This week, Big Ben’s bongs ceased (temporarily, he shall ring again in 2021), due to repair works – leaving London longing for his bonging. How will we be able to tell the time without it?
To replace that ringing in your ears, you could try sitting on the bus during the school run or watching back-to-back episodes of ‘Countdown’ on All 4… Or you could follow our advice and go find somewhere fun to hear the bells.
Great Tom strikes the hours, just like our beloved Ben, but also sounds at the death of senior royal family members and some prominent Catholic figures. The famous cathedral holds the second-largest ring of change bells in the world, with an impressive 12 bells ring-out every Sunday.
This church bell, named Edward, was a gift from the Duchess of Norfolk in 1910, inscribed with a prayer of protection over England. Upcoming events include the Battle of Britain Service on September 17 and St Matthew’s Day on September 21 when Edward’s ‘prayer’ will be heard over the capital.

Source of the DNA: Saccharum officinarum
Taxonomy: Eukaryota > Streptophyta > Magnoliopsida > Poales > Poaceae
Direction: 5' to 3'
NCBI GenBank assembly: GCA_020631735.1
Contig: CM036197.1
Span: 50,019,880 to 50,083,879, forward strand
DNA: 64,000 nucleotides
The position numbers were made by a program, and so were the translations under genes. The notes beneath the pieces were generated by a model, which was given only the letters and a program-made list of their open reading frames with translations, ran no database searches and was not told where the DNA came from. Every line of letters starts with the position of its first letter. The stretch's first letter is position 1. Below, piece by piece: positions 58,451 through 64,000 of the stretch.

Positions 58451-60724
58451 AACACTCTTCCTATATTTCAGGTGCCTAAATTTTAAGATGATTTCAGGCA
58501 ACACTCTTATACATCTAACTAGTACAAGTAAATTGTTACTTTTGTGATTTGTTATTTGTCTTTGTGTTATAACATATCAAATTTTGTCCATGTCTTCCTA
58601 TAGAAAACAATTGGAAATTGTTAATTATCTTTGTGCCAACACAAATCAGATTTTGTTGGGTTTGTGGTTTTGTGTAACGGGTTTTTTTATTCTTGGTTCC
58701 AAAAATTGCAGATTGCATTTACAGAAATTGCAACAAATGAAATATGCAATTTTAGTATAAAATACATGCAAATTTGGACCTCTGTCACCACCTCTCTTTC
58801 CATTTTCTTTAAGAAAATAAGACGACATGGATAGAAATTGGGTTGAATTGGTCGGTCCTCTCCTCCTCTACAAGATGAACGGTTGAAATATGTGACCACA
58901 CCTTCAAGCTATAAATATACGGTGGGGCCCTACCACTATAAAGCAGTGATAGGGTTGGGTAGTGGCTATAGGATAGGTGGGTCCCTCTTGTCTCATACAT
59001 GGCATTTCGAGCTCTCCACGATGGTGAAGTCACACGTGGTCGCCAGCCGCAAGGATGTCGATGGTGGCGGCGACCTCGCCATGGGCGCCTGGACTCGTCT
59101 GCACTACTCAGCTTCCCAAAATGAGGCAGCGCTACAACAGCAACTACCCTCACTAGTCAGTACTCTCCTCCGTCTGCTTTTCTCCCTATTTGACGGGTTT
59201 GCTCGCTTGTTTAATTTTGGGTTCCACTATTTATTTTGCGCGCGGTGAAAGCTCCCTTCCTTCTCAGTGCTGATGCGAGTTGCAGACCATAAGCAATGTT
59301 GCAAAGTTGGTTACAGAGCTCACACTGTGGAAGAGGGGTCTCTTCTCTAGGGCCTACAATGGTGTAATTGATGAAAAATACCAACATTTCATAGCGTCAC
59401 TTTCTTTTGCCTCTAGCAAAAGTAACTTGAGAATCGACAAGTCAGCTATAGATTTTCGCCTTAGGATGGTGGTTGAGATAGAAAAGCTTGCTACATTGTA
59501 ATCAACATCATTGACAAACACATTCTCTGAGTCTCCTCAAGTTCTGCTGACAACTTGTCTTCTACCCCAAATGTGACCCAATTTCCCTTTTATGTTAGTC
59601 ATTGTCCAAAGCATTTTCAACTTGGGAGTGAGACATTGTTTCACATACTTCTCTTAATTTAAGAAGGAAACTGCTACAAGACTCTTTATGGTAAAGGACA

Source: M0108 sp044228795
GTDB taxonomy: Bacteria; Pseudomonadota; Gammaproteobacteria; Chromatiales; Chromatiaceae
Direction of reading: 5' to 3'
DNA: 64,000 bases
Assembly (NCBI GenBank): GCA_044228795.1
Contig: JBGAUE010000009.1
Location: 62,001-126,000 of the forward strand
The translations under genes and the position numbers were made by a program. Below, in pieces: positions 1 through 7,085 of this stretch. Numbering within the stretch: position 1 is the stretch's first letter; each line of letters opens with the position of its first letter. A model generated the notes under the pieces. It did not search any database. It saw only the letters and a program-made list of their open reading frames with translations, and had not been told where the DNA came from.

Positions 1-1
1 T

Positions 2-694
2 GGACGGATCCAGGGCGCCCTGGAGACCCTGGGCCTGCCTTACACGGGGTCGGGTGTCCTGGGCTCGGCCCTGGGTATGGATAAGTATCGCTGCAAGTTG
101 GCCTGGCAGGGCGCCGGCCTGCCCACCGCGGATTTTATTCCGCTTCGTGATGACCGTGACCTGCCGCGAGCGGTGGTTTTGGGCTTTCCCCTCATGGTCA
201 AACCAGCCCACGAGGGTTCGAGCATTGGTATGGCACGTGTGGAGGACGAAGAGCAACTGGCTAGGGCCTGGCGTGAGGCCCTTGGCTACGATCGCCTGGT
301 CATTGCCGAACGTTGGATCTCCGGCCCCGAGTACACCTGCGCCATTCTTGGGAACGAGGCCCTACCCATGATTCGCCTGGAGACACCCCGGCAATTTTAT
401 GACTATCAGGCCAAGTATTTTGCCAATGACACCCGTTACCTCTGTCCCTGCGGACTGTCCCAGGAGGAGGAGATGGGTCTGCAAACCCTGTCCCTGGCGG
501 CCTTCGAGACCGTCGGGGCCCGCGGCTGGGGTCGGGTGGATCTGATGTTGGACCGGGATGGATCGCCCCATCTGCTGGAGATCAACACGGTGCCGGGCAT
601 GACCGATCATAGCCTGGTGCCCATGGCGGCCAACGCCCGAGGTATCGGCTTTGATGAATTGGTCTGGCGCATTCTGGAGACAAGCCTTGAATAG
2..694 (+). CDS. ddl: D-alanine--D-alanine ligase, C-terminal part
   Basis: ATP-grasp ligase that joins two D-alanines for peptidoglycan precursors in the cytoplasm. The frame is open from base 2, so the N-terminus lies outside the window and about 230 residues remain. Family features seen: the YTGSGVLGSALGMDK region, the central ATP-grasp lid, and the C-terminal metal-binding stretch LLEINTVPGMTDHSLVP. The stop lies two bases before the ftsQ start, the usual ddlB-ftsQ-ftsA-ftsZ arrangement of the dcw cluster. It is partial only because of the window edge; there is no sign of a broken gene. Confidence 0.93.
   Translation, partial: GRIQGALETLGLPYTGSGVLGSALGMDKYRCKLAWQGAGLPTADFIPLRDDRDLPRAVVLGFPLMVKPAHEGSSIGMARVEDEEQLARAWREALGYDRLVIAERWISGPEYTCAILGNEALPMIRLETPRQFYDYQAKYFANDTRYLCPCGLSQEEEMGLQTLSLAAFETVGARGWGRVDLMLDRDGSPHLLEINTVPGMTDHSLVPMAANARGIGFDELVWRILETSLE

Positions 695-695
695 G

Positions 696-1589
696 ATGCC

The Docklands Ringers groups across south-east London promote the dying art of bell-ringing. Active in 11 locations, they hold bell-ringing training every Thursday. Go along and learn to ring, or just to listen.
Two teams of handbell-ringers are based at All Saints’ Church in South Croydon. The Sanderstead 2 O’Clock Bells group dedicate their Monday afternoons to learning and teaching the unsung art of the handbells. On the plus side, they are a lot easier to practise with in your living room.
This form of meditation involves an hour-long session of gong sounds playing as you have a nap – the organiser encourages you to bring a blanket. It’s supposed to be very relaxing, and a potential hangover cure.
It’s not all about the bongs. Here are 16 things you probably didn’t know about Big Ben.
Want one last hit? Hear Big Ben bong for the last time until 2021.
Image: Flickr/Michael Garnett